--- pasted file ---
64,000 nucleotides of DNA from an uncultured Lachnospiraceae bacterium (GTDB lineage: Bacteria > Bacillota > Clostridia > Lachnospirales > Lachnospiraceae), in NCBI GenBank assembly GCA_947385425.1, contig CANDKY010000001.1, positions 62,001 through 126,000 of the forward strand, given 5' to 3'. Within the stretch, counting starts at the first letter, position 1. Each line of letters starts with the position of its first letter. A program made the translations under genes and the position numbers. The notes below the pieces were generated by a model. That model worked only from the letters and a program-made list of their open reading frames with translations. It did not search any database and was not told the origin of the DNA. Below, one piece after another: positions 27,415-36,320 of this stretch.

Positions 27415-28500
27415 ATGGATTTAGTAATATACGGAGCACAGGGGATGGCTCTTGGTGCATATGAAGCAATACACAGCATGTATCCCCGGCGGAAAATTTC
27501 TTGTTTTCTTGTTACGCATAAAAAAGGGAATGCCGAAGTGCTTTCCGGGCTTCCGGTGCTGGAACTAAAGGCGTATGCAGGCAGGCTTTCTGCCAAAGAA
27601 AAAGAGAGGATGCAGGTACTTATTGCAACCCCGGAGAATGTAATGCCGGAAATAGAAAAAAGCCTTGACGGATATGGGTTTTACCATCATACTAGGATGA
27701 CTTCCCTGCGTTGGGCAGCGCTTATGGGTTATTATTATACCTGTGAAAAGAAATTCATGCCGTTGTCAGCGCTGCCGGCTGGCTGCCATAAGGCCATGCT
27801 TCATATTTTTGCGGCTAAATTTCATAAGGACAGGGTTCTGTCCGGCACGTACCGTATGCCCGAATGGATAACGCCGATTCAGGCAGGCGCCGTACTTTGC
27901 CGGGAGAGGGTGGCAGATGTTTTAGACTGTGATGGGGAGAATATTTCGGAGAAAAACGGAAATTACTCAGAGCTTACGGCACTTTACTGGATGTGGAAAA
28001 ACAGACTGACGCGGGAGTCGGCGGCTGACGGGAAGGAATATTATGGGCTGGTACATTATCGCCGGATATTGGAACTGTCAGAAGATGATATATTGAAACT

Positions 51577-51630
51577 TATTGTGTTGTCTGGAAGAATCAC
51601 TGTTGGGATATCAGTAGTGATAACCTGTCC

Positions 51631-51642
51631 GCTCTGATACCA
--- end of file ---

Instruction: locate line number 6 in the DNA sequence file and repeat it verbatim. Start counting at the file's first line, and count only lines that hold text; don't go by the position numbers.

27701 CTTCCCTGCGTTGGGCAGCGCTTATGGGTTATTATTATACCTGTGAAAAGAAATTCATGCCGTTGTCAGCGCTGCCGGCTGGCTGCCATAAGGCCATGCT